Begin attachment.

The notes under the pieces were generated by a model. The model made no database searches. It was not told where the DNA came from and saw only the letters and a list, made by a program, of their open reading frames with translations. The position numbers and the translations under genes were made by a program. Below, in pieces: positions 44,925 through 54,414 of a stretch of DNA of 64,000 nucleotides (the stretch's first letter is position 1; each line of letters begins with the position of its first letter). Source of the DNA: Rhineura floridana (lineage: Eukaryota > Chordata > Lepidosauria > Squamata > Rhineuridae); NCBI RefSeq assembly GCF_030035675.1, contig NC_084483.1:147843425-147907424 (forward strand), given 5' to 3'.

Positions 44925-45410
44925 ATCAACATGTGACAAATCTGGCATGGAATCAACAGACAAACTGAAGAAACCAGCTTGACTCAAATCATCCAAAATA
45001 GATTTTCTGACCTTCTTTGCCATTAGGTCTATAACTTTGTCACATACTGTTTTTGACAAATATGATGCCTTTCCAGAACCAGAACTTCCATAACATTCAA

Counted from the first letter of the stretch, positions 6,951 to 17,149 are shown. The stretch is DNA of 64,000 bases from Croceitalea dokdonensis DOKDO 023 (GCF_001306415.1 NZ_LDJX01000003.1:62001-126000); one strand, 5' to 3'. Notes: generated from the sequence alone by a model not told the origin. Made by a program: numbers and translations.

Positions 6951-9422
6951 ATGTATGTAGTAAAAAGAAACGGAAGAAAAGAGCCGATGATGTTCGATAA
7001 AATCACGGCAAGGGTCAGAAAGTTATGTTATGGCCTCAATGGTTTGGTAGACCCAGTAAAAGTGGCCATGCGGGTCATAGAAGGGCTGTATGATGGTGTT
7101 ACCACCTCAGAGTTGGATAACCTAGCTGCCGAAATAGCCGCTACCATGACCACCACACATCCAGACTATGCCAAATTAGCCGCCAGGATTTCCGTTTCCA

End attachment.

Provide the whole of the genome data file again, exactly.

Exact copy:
The notes under the pieces were generated by a model. The model made no database searches. It was not told where the DNA came from and saw only the letters and a list, made by a program, of their open reading frames with translations. The position numbers and the translations under genes were made by a program. Below, in pieces: positions 44,925 through 54,414 of a stretch of DNA of 64,000 nucleotides (the stretch's first letter is position 1; each line of letters begins with the position of its first letter). Source of the DNA: Rhineura floridana (lineage: Eukaryota > Chordata > Lepidosauria > Squamata > Rhineuridae); NCBI RefSeq assembly GCF_030035675.1, contig NC_084483.1:147843425-147907424 (forward strand), given 5' to 3'.

Positions 44925-45410
44925 ATCAACATGTGACAAATCTGGCATGGAATCAACAGACAAACTGAAGAAACCAGCTTGACTCAAATCATCCAAAATA
45001 GATTTTCTGACCTTCTTTGCCATTAGGTCTATAACTTTGTCACATACTGTTTTTGACAAATATGATGCCTTTCCAGAACCAGAACTTCCATAACATTCAA

Counted from the first letter of the stretch, positions 6,951 to 17,149 are shown. The stretch is DNA of 64,000 bases from Croceitalea dokdonensis DOKDO 023 (GCF_001306415.1 NZ_LDJX01000003.1:62001-126000); one strand, 5' to 3'. Notes: generated from the sequence alone by a model not told the origin. Made by a program: numbers and translations.

Positions 6951-9422
6951 ATGTATGTAGTAAAAAGAAACGGAAGAAAAGAGCCGATGATGTTCGATAA
7001 AATCACGGCAAGGGTCAGAAAGTTATGTTATGGCCTCAATGGTTTGGTAGACCCAGTAAAAGTGGCCATGCGGGTCATAGAAGGGCTGTATGATGGTGTT
7101 ACCACCTCAGAGTTGGATAACCTAGCTGCCGAAATAGCCGCTACCATGACCACCACACATCCAGACTATGCCAAATTAGCCGCCAGGATTTCCGTTTCCA